Mental health and social functioning in early treated Phenylketonuria: the PKU-COBESO study.
Jahja R, Huijbregts SC, de Sonneville LM, van der Meere JJ, Bosch AM, Hollak CE, Rubio-Gozalbo ME, Brouwers MC, Hofstede FC, de Vries MC, Janssen MC, van der Ploeg AT, Langendonk JG, van Spronsen FJ
Molecular genetics and metabolism, 2013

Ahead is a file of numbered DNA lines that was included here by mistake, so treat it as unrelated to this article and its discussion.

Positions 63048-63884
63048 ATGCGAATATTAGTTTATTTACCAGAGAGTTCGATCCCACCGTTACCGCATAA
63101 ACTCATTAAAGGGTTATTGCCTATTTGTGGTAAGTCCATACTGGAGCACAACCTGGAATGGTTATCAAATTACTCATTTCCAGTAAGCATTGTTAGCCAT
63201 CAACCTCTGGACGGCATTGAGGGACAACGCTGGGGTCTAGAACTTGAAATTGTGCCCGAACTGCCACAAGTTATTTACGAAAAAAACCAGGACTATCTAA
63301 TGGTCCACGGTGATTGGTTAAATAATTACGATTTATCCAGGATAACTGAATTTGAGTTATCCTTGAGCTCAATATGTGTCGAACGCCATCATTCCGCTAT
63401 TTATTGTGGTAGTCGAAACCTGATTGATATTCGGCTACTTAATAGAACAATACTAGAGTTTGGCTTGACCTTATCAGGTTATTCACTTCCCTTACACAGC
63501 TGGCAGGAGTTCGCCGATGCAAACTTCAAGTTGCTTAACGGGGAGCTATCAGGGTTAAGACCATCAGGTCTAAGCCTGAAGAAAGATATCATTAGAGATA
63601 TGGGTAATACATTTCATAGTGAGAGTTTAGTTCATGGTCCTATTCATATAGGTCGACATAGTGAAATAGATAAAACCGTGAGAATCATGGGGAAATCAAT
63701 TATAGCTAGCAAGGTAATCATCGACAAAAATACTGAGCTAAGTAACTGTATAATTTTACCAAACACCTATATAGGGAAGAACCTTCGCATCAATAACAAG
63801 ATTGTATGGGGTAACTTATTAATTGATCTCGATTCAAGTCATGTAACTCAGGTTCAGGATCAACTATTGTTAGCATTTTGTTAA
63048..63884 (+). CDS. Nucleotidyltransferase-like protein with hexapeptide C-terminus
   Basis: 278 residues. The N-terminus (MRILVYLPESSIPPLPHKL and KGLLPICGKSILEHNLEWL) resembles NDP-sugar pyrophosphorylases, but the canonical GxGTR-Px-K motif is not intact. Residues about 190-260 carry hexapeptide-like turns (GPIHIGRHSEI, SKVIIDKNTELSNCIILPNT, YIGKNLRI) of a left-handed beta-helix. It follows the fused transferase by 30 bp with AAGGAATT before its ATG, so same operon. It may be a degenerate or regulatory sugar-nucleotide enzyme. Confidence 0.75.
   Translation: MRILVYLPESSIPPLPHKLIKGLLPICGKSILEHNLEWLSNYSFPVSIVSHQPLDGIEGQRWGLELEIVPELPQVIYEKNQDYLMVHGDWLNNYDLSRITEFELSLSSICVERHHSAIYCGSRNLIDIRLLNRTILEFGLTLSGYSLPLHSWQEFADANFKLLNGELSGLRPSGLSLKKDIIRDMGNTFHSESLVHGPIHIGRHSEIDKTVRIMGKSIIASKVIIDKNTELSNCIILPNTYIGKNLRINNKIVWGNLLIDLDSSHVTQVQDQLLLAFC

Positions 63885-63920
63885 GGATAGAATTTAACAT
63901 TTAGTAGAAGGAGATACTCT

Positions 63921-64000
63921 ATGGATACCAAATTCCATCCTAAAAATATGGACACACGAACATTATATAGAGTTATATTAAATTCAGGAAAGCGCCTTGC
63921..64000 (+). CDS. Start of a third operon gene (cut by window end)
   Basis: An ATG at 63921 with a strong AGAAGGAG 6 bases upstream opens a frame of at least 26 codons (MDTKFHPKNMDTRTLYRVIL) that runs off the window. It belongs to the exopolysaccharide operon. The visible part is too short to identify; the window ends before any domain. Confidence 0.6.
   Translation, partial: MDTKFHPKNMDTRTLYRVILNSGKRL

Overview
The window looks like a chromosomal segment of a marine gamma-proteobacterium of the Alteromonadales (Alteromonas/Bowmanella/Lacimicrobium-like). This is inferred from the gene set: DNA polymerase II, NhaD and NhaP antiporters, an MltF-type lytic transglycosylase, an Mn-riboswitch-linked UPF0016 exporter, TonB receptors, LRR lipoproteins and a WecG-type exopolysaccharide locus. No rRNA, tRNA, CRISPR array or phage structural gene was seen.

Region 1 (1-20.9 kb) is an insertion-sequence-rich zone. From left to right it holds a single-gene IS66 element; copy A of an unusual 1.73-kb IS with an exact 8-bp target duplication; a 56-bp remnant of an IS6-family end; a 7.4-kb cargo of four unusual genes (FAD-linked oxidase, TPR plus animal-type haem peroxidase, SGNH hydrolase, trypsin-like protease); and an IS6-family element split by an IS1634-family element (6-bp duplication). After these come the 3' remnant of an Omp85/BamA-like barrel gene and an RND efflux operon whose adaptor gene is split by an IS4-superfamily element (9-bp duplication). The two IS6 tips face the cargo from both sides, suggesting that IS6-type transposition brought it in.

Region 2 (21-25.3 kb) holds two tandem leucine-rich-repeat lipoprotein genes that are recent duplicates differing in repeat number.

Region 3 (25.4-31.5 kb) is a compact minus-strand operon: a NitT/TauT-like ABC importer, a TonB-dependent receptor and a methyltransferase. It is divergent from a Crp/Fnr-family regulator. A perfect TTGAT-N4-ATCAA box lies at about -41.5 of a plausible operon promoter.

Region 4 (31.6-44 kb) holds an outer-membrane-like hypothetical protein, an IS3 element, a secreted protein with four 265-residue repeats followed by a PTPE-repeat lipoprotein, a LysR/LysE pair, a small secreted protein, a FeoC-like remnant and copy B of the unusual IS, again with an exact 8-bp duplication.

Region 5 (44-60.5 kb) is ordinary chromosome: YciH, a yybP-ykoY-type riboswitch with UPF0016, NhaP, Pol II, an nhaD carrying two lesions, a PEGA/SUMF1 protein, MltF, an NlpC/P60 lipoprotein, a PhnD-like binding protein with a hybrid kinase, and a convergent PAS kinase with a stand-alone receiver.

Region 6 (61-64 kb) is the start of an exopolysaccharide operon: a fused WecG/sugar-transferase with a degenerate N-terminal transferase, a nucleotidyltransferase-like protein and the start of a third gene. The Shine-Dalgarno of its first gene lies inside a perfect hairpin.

This article presents a new Dutch multicenter study ("PKU-COBESO") into cognitive and behavioral sequelae of early and continuously treated Phenylketonuria (PKU) patients. Part of the study sample will consist of young adult PKU patients who have participated in a large neuropsychological study approximately 10 years ago, when they were 7-to-15-year-olds (Huijbregts et al., 2002 ). Their neurocognitive development will be mapped in association with their earlier and continued metabolic history, taking into account possible changes in, for instance, medication. A second part of the sample will consist of PKU patients between the ages of 7 and approximately 40 years (i.e., born in or after 1974, when neonatal screening was introduced in The Netherlands), who have not participated in the earlier neuropsychological study. Again, their cognitive functioning will be related to their metabolic history. With respect to aspects of cognition, there will be an emphasis on executive functioning. The concept of executive functioning will however be extended with further emphasis on the impact of cognitive deficits on the daily lives of PKU patients, aspects of social cognition, social functioning, and behavior/mental health (i.e., COgnition, BEhavior, SOcial functioning: COBESO). In addition to a description of the PKU-COBESO study, some preliminary results with respect to mental health and social functioning will be presented in this article. Thirty adult PKU patients (mean age 27.8, SD 6.4) and 23 PKU patients under the age of 18 years (mean age 11.0, SD 3.3) were compared to 14 (mean age 26.9 years, SD 5.9) and 7 matched controls (mean age 10.5, SD 2.6) respectively, with respect to their scores on the Adult Self-Report or Child Behavior Checklist (measuring mental health problems) and the Social Skills Checklist or Social Skills Rating System (measuring social skills). Whereas there were very few significant group differences (except for mental health problems in the internalizing spectrum for adult PKU patients), possibly due to the small control groups, several significant associations between mental health problems and Phe levels were observed for the PKU patients. Childhood Phe levels and internalizing problems for adult PKU patients were related; concurrent Phe was associated with both internalizing and externalizing behavioral problems for those under the age of 18. These preliminary results underline the importance of early dietary adherence.